She must have thought it, too, for he heard her whisper something into his skin. Take me away

From the weight of sorrow; the darkness and clash of swords in her dreams, the terrible flow of blood.

And for that time, with his body, he could take her away. Then he would wake, and she – the Queen - would be gone, and he would be left in peace again.

Ruán tilted Maeve’s chin up to his mouth, his fingers tangling in her curls as he held her head, parting her lips with his tongue.

Lying on his back, something dripped onto Ruán’s shoulder. He twitched, mumbling and turning his head into the ferns.

“It is ale — and still you will not rouse?” Maeve planted her lips on his, and as his mouth opened, cold liquid flowed in from hers.

He swallowed and exclaimed.

“There.” She sat up, linking her arms about her knees.

Even through the haze of sleep, Ruán perceived the change in her. There was a ragged edge to her flame now. ”What is wrong?”

“I walked a long way along the shore while you slept, and…” Her arm tensed. “If I can make it that far now, then I have to get home. I am a fool and have stayed too long.”

Ruán knew that taut seam in her voice. While he slept, fear had slunk along the shores of the lake behind her. “You are wounded—”

Her breath exploded. “Yes, I nearly died! And imagine if I had been slain…what would happen to them all...” Her voice cracked. “It has all changed now, after what I saw. There isn’t any more time to lose. There never was, no matter what I want for myself.”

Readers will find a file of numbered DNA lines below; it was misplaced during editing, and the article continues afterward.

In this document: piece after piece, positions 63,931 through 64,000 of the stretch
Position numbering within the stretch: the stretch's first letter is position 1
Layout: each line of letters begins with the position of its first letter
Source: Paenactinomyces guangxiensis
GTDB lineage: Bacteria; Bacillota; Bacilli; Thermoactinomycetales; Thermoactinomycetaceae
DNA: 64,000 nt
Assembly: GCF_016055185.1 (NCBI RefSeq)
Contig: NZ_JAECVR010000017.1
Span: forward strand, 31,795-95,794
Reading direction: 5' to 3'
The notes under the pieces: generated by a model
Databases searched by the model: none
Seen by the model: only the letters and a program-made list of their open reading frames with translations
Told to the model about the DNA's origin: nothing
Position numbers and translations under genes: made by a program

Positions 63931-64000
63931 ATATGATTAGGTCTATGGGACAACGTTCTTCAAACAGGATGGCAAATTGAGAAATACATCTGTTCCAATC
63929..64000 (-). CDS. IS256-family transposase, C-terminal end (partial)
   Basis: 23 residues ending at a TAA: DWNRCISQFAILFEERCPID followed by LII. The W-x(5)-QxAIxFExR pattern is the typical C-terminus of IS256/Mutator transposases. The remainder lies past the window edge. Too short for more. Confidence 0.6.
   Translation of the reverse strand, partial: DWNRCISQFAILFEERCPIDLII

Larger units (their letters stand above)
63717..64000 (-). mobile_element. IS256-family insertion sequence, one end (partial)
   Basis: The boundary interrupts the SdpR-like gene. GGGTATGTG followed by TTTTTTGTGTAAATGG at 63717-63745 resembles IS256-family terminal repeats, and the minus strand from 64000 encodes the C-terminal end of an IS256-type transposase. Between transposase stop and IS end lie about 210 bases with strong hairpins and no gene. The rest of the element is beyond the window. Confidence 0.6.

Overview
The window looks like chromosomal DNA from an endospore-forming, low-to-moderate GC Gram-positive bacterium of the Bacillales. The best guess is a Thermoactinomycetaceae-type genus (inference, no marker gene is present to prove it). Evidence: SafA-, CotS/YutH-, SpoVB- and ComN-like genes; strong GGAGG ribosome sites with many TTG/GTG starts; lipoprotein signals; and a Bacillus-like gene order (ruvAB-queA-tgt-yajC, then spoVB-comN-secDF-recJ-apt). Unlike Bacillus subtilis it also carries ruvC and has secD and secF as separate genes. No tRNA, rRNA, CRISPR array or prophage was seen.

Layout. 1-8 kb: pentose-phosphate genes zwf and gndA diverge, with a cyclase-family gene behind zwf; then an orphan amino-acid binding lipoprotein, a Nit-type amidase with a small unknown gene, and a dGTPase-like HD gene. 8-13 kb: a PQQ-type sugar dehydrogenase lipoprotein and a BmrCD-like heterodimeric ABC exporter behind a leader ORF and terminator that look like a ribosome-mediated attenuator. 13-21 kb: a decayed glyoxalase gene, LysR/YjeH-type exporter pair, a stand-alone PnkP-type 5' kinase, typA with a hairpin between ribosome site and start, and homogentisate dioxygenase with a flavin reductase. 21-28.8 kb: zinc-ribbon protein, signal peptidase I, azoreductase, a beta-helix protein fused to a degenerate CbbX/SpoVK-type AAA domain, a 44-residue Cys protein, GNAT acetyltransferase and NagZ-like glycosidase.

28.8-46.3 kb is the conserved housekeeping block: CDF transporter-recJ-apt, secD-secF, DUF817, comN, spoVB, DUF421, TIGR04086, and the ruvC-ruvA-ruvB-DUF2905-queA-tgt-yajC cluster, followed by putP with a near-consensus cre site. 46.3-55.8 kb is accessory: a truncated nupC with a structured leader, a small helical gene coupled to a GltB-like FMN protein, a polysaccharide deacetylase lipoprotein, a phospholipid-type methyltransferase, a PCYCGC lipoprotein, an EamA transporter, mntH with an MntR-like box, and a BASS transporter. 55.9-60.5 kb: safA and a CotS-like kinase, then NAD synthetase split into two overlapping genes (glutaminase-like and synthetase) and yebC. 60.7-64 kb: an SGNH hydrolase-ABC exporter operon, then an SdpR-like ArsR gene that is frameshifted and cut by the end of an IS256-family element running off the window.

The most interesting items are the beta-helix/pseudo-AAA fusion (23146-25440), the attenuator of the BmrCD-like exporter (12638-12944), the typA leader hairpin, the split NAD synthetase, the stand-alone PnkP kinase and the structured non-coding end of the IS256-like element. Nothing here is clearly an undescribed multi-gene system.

Ruán listened to her rising voice, smelled her sharp sweat. They were a rampart rising between them again. “Maeve, how were you wounded?”

She paused, blowing shreds of fern from her fingers. “I ordered a cattle raid on the Ulaid territory.”

“You attacked the Ulaid at Beltaine?” It was a sacred time, celebrating life.

She went rigid, then groped and flung on her discarded tunic as if she wanted some armor between them. “King Conor raided my lands to steal our sacred bull.’

His pulse was a louder drumbeat now. “And what,” he said softly, “were your raiders seeking?”

“Proof of a weakness in the Red Branch.”

The Red Branch warriors were King Conor’s band of elite fighters. “Why?”

Her sigh was forceful, as she twisted toward him. “So I can bring them and Conor down.”

Something was tearing inside Ruán. His sat straight to ease his chest. “If you attack the Ulaid in force, you condemn many to death. Not just warriors — innocent people.”

“My warriors do not kill crafters and farmers!” Maeve clambered to her feet.

“Herders defend their lands and cattle, Maeve, and crafters their homes.” He jumped up after her, ferns clinging to his bare thighs. He tried to rein in his rising temper. “Defense is one thing. You had to fight your rivals, or die. But attack the Ulaid in force, unprovoked, and you risk a war breaking out that will draw everyone in, from the poorest cottars to the greatest kings. You risk all of Erin!”

“How dare you question me?” Their harsh voices flushed a blackbird from the branches and it flapped away. Maeve hobbled over the grass, shoving one leg into her trews.